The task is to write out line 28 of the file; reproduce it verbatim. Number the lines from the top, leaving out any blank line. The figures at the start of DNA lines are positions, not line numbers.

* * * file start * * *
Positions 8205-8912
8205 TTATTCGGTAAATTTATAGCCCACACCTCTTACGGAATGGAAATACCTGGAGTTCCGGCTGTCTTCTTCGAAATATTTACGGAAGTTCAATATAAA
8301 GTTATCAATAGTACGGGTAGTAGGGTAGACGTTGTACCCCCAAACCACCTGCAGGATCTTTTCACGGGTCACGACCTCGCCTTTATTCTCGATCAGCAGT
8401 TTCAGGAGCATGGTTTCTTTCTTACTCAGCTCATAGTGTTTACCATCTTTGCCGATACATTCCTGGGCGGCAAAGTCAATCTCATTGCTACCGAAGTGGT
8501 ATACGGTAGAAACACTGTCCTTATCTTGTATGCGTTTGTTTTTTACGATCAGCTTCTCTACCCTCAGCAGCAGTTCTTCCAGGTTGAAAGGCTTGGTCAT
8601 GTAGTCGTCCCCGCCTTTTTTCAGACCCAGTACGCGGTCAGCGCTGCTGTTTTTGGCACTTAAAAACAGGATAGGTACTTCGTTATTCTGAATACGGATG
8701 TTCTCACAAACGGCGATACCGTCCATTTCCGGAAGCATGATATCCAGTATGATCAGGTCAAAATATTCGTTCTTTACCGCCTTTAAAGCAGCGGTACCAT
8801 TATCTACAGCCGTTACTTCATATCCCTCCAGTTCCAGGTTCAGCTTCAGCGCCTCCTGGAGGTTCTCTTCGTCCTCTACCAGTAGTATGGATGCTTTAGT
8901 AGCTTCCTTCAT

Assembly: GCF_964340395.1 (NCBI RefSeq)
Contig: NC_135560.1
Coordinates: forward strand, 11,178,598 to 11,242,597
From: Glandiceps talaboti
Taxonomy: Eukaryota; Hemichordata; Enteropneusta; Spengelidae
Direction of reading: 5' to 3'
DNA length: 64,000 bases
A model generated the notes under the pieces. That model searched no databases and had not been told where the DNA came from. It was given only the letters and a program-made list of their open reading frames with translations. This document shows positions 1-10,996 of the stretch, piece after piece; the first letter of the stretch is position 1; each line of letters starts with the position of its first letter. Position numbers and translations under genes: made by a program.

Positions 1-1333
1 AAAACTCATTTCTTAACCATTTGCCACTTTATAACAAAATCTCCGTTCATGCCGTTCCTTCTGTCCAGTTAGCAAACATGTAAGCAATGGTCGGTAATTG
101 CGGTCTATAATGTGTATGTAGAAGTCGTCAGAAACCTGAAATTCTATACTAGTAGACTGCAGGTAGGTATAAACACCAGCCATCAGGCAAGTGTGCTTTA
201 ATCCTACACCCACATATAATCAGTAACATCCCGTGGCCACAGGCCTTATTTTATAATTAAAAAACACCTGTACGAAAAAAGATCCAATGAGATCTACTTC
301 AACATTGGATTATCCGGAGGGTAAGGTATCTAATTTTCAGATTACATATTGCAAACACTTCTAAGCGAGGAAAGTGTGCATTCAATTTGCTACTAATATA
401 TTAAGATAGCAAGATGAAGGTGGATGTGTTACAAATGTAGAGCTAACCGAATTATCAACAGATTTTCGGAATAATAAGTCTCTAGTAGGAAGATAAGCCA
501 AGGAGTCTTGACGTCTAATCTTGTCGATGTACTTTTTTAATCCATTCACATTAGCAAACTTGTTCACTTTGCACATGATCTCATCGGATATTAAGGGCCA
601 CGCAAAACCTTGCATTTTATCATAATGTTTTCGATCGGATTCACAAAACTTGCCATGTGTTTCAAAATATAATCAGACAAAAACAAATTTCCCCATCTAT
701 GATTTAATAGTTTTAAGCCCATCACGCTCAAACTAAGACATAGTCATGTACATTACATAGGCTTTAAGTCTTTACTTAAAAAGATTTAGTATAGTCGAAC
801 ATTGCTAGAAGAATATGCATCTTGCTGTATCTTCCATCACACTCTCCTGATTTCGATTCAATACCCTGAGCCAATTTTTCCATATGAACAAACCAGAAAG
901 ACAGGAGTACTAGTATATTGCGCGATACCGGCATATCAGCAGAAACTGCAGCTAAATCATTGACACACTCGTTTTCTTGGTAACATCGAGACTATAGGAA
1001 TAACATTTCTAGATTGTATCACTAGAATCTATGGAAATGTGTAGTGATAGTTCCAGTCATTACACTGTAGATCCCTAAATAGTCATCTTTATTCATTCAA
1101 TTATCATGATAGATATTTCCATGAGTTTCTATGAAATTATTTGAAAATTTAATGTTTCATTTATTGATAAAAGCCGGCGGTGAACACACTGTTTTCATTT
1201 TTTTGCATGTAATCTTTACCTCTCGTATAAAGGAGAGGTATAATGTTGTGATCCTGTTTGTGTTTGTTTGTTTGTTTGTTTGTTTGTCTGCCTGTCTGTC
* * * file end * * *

901 ACAGGAGTACTAGTATATTGCGCGATACCGGCATATCAGCAGAAACTGCAGCTAAATCATTGACACACTCGTTTTCTTGGTAACATCGAGACTATAGGAA